federal officals teaming with metro police and district attorney to combat gun crime in nashville
Number of defendants charged more than doubled over 2008
NASHVILLE, Tenn.-January 28, 2010 - Local, state and federal officials announced today the results of law enforcement efforts to combat gun violence in Nashville through the district’s Project Safe Neighborhoods (PSN) initiative.
Joining U.S. Attorney Ed Yarbrough at a morning news conference at the Metro Nashville Police East Precinct, Chief Ronal Serpas, District Attorney Torry Johnson and ATF Special Agent in Charge James Cavanaugh, outlined some impressive statistics resulting from the collaborative effort to identify, investigate, and prosecute dangerous felons carrying firearms in the Middle District of Tennessee.
“We continue to have a strong partnership with the Metro Nashville Police Department, ATF and the District Attorney’s Office to combat gun violence, “ said U.S. Attorney Yarbrough. “Our strong partnership at all levels of law enforcement has resulted in solid cases for prosecution and has netted substantial sentences at the federal level. We continue to build upon those efforts and this partnership will continue to make PSN a success in Nashville and the surrounding area. Project Safe Neighborhoods will continue to be a priority of the United States Attorney’s Office in the Middle District of Tennessee.”
“These combined efforts of our offices provide a valuable tool in getting serious felons off the street. It sends the message that these dangerous crimes will not be tolerated in our community,” stated District Attorney Torry Johnson.
Through the efforts of ATF agents and Metro Nashville police officers, dangerous felons are being removed from the streets for substantial periods of time. In Nashville, approximately 190 defendants with firearms and related violations have been charged federally since 2008 and currently, numerous other cases are being investigated in conjunction with the ATF, the Metro Police Department, and the District Attorney’s Office. In 2009, the average sentence received for defendants prosecuted through the PSN initiative was approximately 7 years. There is no parole in the federal system.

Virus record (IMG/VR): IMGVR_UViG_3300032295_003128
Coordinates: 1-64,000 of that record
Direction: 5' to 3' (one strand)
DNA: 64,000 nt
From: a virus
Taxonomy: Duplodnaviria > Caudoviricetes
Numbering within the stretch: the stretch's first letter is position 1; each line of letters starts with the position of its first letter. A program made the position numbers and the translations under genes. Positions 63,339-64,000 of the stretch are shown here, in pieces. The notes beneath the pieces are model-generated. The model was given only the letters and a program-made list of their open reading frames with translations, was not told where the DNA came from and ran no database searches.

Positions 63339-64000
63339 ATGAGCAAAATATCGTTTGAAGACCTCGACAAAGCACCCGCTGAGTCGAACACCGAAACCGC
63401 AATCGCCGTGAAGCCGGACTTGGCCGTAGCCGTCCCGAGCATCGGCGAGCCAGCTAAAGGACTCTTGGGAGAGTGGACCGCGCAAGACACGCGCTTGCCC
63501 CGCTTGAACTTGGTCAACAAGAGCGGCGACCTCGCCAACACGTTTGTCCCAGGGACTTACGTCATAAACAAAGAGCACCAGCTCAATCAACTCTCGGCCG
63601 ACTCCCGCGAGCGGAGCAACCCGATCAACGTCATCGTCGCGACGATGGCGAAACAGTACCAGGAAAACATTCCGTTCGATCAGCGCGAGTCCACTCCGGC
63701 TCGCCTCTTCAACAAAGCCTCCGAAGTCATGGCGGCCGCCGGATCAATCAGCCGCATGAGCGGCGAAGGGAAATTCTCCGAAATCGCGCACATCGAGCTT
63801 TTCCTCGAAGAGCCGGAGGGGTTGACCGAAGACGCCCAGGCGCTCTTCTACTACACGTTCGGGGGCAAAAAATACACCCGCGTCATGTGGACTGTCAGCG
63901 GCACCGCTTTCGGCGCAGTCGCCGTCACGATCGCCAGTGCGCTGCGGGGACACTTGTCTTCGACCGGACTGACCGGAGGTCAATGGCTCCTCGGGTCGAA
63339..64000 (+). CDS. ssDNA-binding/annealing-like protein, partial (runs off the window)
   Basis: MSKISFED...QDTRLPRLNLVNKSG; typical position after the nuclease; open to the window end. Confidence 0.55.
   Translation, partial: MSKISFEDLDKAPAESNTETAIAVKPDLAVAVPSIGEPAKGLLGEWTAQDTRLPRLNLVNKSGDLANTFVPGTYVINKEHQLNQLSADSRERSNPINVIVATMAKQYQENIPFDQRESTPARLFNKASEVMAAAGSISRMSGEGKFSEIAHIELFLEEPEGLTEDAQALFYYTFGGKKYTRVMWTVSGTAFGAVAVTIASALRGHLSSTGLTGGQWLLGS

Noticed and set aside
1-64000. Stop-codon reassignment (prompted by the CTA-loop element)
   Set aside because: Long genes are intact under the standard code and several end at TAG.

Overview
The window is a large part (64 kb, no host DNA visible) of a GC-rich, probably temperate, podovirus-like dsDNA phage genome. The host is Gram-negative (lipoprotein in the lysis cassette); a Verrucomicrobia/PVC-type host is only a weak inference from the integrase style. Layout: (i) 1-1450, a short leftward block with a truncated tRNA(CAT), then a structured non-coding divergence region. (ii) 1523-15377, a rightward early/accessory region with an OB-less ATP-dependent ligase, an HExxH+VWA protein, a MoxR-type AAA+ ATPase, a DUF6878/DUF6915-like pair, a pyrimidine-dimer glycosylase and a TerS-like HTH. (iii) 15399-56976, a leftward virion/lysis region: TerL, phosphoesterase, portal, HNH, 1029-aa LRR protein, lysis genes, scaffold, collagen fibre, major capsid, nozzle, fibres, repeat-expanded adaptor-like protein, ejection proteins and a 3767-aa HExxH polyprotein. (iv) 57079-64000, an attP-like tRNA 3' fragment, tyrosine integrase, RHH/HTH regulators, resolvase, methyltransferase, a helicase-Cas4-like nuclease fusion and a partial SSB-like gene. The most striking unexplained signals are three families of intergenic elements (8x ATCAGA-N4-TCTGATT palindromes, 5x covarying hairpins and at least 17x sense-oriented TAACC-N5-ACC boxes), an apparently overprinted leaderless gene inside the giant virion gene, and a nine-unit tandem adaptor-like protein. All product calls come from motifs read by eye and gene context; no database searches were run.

“This initiative is critical to the safety of Nashville’s families because, once convicted, these gun-toting thugs head to a federal prison far away from Nashville and are not subject to the early releases and revolving door of the state system,” Chief Ronal Serpas said. “The message should be very clear. This police department is very committed to working with our federal partners and District Attorney Torry Johnson to ensure that those who illegally carry guns in our city are convicted and taken out of our neighborhoods for a very long time.”